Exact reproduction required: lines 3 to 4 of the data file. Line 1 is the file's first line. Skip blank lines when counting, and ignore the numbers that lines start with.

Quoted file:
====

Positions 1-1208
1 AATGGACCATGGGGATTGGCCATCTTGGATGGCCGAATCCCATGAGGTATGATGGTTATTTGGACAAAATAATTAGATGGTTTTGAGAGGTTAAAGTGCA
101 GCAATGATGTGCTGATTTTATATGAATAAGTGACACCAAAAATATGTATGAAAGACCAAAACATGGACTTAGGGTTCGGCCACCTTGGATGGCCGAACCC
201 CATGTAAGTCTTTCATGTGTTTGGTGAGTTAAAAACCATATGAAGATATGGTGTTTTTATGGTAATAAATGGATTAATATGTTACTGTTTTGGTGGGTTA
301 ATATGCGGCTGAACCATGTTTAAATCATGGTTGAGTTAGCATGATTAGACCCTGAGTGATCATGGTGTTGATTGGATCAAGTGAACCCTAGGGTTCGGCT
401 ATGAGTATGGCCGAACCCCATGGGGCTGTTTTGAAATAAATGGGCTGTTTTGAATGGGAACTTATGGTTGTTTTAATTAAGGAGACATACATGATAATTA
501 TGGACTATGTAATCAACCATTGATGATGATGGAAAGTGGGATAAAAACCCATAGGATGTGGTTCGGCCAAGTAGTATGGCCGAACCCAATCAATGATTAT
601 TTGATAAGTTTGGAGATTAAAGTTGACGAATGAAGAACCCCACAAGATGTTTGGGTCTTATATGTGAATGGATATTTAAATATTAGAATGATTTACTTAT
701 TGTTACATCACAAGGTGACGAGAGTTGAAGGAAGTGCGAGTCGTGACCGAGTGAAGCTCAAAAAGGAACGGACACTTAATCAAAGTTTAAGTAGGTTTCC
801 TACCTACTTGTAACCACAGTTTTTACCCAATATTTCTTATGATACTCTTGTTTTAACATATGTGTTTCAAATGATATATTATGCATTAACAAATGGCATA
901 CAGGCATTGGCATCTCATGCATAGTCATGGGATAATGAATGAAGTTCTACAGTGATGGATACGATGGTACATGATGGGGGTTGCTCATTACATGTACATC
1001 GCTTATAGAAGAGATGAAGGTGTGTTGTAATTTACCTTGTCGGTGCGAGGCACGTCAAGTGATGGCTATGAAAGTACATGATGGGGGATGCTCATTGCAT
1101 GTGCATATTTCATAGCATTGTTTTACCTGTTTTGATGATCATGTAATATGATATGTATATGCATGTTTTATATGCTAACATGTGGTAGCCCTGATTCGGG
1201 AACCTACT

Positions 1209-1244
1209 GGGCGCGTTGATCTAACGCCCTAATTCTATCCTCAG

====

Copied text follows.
101 GCAATGATGTGCTGATTTTATATGAATAAGTGACACCAAAAATATGTATGAAAGACCAAAACATGGACTTAGGGTTCGGCCACCTTGGATGGCCGAACCC
201 CATGTAAGTCTTTCATGTGTTTGGTGAGTTAAAAACCATATGAAGATATGGTGTTTTTATGGTAATAAATGGATTAATATGTTACTGTTTTGGTGGGTTA